When she was only 14, Mele Osai visited her doctor and received some surprising news — she was insulin resistant. While she had been overweight for half of her life, she didn't realize it could impact her health at such a young age.
“I didn’t fully understand what insulin resistance was but I knew it could lead to diabetes, which made me scared for my future,” Osai told TODAY, via email. When someone has insulin resistance, it means their muscles, fat and liver cells do not respond properly to insulin. They can't absorb glucose from the bloodstream — and the body needs more insulin to help the glucose enter cells. This eventually can lead to type 2 diabetes and prediabetes.
At her heaviest, Osai weighed 297 pounds at 5 feet 7 inches tall. She loved eating and often grabbed junk food at the store. But her doctor’s wake-up call prompted a change. She started by cutting out sugary drinks, including flavored milks, milkshakes and the two liters of soda she consumed every day. Instead, she started drinking more water.
While cutting sugary beverages helped her shed pounds, she struggled with portion control. She’d regularly eat two or three sandwiches for a meal. She knew she needed to eat smaller meals to lose weight and she also cut processed foods, such as chips and candy. But she didn’t just take away — she added nutritious foods like fruits, vegetables, whole grains and lean protein.
“I made sure to have balanced meals,” she said. “I've learned how to nourish my body and take care of it.”
When she first started her weight-loss journey, the Sydney, Australia teen was too young to join a gym so she improvised. She lifted with old weights in her backyard and used an exercise bike at home. And, she walked as much as possible, a habit she still maintains. She’s since joined a gym where she is now focused on building muscle.
“I lift weights at a gym and try and walk daily to stay fit,” she said.
After committing to her goals, she started to see a change in how she felt.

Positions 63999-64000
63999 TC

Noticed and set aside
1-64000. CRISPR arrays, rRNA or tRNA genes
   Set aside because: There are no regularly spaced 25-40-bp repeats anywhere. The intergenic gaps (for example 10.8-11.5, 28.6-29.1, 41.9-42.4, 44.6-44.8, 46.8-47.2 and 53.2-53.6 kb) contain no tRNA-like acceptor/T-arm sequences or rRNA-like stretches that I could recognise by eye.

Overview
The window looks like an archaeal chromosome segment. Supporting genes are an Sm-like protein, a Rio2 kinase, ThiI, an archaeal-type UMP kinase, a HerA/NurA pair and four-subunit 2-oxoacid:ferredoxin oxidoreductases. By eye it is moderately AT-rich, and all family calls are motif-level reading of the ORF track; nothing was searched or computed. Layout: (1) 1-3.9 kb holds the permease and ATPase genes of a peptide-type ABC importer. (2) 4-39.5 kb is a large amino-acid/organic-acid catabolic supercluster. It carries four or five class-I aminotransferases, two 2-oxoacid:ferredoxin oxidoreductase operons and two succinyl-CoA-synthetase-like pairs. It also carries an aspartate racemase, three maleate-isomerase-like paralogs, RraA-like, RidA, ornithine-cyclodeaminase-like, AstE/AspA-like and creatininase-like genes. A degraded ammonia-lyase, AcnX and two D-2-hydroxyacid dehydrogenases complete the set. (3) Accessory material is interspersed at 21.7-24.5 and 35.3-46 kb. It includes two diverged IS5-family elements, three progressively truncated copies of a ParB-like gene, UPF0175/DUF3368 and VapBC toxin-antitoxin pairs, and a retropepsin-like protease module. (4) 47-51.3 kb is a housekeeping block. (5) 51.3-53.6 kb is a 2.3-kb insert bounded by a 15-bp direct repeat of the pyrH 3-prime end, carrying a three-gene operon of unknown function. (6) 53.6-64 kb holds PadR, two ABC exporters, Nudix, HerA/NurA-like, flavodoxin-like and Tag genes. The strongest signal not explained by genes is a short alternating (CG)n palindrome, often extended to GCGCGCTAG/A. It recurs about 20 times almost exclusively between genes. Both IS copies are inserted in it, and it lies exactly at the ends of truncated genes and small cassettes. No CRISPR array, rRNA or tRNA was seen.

“I felt so much better physically and mentally,” she said. “My clothes were fitting better, my fitness levels improved and I saw other benefits, such as clearer skin and enhanced energy, which all made me want to keep going.”
Making these changes led to huge results. In two years, Osai lost 143 pounds and now weighs 154 pounds and reversed her insulin resistance.
“I am the healthiest I have ever been in my life,” the now 16-year-old said. “I am happy with where I am now.”
Here are a few of her tips for those hoping to shed weight.
1. Be gentle with yourself.
Hitting a plateau feels awful, but that’s when people need to be kind to themselves, Osai said.
“My biggest advice is to love yourself and not beat yourself up when things get tough,” she said. “Those times you feel like giving up, you have to realize how far you've come and the dark periods will pass.”
2. Ignore the scale.
“The scale isn't always the best way to gauge progress. It's discouraging when you don't see the numbers on the scale move," she said. "It's good to take note of other changes. Progress photos, body measurements, how your clothes fit and most importantly how you physically feel are all good ways of measuring your progress."
3. Do what works for you.
When Osai was focused on losing weight she chose exercise and healthy eating habits that made sense for her. And that’s why she believes she succeeded.
“You must find a way that is sustainable — and that means finding a diet that suits you and your lifestyle, and finding an activity you enjoy,” she said.
4. Put yourself first.
Going to the gym for an hour a day or spending time meal planning can feel selfish. But by caring for your health first, you are better able to do other things.
5. Change takes time.
Transforming your life through weight loss includes many setbacks. Osai said when she thought of weight loss as a change in her overall well being, she could truly commit to it.
“There are no quick fixes to weight loss,” she said. “Your health should be a long-term concern.”
For more inspirational stories, check out our My Weight-Loss Journey page.